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This cereal is certainly fit for a Queen – Queen Elizabeth that is. 

As of today, Queen Elizabeth II is the longest reigning monarch in all of British history – surpassing her great-great-grandmother, Queen Victoria. 

Her reign began on the 6th February 1952, yet her first royal duties didn't begin until the middle of the second World War. 

It's fair to say she has seen a lot in her time, with major constitutional changes such as the devolution of the UK and the decolonisation of Africa. 

As well as being the longest running monarch in England, she reaches another landmark around the world as she is now the 48th longest reigning monarch in all of history. 

Fair play Lizzie. 

To celebrate this day, Kelloggs have created a cereal fit for the Queen herself! 

The cereal is composed of gold leaf cornflakes, Special K. edible diamonds and pearls, and macadamia nuts – the Queen's favourite. 

Unfortunately, the royal flakes are not available world wide with only one Manchester café selling them. 

They are a bit pricey though with just one BOWL costing £6.30 (€8.65).

Yep… we think we'll stick to our Rice Crispies, thanks! 


OK, we’ve definitely all been there: the only thing barer than your cupboards is your account balance. And trying to clobber together a decent feed from vegetable stock, kidney beans and two sad-looking onions is never enjoyable – even for the most inventive of amateur chefs.

Thankfully, for most that’s an occasional – hungry – storm to weather; but for others on low-incomes or for those reliant of social welfare payments, getting to the end of the week and doing without regular meals can be an all-too familiar occurrence.

I remember 20 years ago not eating so my daughter would eat. I remember nights when there was literally no money,” JK Rowling, the author of the global-phenomenon Harry Potter books, has revealed. “There’d been nights when I had one Rich Tea biscuit and that was dinner.”

The 49-year-old author, now worth €900m, added in the same interview in 2013: “If you are very, very poor and pregnant there is nothing in the world more vulnerable-making and anxiety-inducing: you are prepared to starve yourself. To think of money running out with your child not being able to eat is terrifying.”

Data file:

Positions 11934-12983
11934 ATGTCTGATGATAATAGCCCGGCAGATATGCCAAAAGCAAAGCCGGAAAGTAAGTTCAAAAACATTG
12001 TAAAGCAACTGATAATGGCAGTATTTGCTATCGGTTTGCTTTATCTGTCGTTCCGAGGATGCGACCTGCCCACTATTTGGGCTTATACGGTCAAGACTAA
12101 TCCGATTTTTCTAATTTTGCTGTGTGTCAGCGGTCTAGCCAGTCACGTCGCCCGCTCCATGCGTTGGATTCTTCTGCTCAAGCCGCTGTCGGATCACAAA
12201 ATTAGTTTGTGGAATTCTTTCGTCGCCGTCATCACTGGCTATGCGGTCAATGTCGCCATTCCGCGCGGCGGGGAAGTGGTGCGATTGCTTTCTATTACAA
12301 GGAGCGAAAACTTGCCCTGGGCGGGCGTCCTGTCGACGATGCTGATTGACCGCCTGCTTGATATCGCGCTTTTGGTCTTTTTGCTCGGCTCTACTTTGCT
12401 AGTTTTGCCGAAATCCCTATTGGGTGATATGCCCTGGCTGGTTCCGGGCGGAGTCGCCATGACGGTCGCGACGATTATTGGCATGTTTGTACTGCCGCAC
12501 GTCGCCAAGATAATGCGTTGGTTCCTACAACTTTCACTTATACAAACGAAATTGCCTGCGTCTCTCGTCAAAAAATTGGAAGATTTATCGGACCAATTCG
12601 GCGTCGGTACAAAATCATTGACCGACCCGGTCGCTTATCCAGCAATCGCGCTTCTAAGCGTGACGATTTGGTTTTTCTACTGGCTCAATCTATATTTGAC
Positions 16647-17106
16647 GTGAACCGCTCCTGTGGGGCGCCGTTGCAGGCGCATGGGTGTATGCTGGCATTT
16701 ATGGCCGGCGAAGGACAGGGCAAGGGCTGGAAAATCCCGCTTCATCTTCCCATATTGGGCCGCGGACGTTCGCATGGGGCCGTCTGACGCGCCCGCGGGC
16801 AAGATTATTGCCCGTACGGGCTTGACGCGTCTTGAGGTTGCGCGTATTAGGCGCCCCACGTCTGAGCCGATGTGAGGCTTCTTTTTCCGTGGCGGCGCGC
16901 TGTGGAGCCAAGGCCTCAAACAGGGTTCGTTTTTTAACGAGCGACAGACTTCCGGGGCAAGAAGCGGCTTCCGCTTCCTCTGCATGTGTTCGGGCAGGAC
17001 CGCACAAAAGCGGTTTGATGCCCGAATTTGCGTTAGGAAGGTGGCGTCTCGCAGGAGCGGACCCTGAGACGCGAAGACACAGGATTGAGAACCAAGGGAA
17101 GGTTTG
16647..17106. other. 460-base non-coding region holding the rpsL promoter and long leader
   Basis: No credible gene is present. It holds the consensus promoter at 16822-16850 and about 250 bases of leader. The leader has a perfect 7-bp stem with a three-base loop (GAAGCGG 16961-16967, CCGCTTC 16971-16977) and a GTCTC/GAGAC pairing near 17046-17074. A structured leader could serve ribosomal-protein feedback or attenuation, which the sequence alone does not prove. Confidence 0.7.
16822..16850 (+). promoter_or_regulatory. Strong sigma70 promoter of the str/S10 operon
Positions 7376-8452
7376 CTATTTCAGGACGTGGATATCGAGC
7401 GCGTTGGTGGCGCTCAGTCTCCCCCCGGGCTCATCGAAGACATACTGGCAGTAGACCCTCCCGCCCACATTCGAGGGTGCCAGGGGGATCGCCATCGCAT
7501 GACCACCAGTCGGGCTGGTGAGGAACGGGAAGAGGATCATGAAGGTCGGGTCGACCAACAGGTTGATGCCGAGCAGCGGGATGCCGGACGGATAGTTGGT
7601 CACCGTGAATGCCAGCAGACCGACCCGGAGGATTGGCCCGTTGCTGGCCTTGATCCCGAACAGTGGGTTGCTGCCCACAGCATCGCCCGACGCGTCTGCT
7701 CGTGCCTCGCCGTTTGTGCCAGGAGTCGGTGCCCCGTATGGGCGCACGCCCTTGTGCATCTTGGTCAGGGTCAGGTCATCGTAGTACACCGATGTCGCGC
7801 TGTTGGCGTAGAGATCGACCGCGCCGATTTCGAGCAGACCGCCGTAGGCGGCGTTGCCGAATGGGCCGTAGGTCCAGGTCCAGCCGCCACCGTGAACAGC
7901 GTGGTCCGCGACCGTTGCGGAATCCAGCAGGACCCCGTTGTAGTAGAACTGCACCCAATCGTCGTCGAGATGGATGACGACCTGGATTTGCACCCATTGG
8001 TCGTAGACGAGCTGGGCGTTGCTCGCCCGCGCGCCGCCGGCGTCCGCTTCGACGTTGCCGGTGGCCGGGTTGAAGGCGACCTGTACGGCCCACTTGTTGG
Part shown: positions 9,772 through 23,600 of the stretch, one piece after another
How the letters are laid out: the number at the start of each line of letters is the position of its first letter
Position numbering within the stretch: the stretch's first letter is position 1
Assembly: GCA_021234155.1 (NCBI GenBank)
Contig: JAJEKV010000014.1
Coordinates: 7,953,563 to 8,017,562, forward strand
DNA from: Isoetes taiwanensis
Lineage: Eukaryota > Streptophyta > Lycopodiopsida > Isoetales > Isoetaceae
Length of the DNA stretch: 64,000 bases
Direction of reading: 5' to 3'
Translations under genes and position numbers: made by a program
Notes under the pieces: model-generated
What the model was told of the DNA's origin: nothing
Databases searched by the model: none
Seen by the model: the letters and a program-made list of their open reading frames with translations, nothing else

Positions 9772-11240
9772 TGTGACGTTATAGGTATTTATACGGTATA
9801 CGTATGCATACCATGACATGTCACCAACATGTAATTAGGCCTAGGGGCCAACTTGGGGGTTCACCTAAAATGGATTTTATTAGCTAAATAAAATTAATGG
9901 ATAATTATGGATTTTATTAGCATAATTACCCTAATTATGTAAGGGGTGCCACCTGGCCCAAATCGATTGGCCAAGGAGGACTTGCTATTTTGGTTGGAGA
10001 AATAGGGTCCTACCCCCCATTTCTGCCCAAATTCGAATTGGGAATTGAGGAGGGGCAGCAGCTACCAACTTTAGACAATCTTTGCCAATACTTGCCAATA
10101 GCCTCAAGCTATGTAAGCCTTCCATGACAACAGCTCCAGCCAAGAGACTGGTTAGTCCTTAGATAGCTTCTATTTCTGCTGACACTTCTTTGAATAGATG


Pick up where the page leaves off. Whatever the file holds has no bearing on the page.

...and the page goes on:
And now one study has confirmed that 22 per cent of adults worry about the amount of money they have to spend on food. Worse still, a third of families with younger children worry about the same issue.

Compiled by Kellogg’s, the Is The Food Divide Getting Bigger? report highlights that despite signs of an economic recovery, those on a lower income are still struggling.

“Many people have suffered income losses and quite simply do not have as much money to spend on food or anything else for that matter,” highlighted economist Jim Power, also a contributor to the study.

“Those on fixed and low incomes have been most badly affected.” 

“Acknowledging and addressing the food divide now could create a buffer against the legacy of food poverty in our communities,” Kellogg’s also warned.

In 2015, Kellogg’s will be donating 2million servings of cereal to children and families in Ireland via partnerships with Barnardos and Crosscare. The company furthermore supports more than 120 breakfast clubs across the country.



S! TV presenter Niamh Geaney headed along to the launch of Special K's Live In Colour campaign where she caught up with Karen Koster in a fabulous red, custom-made design by Emma Manly and Darren Kennedy. 

As well as having a look at the beautiful and inspired dress, Niamh also sat down with Dr Eddie Murphy and discovered the colour that could help you nail that job interview – and it's one of our favourites! 

To find out more, watch the video above. 



Kellogg’s has unveiled the first ever weather powered vending machine dispensing free samples of vitamin D fortified Kellogg’s cereals so that consumers can still get Vitamin D even when it’s cloudy.

Our body creates most of our vitamin D from direct sunlight on our skin but when it’s cloudy we need another solution.

The Kellogg’s vending machine only works when cloud cover is at its highest, blocking our exposure to sunshine and therefore reducing our chances of naturally absorbing Vitamin D.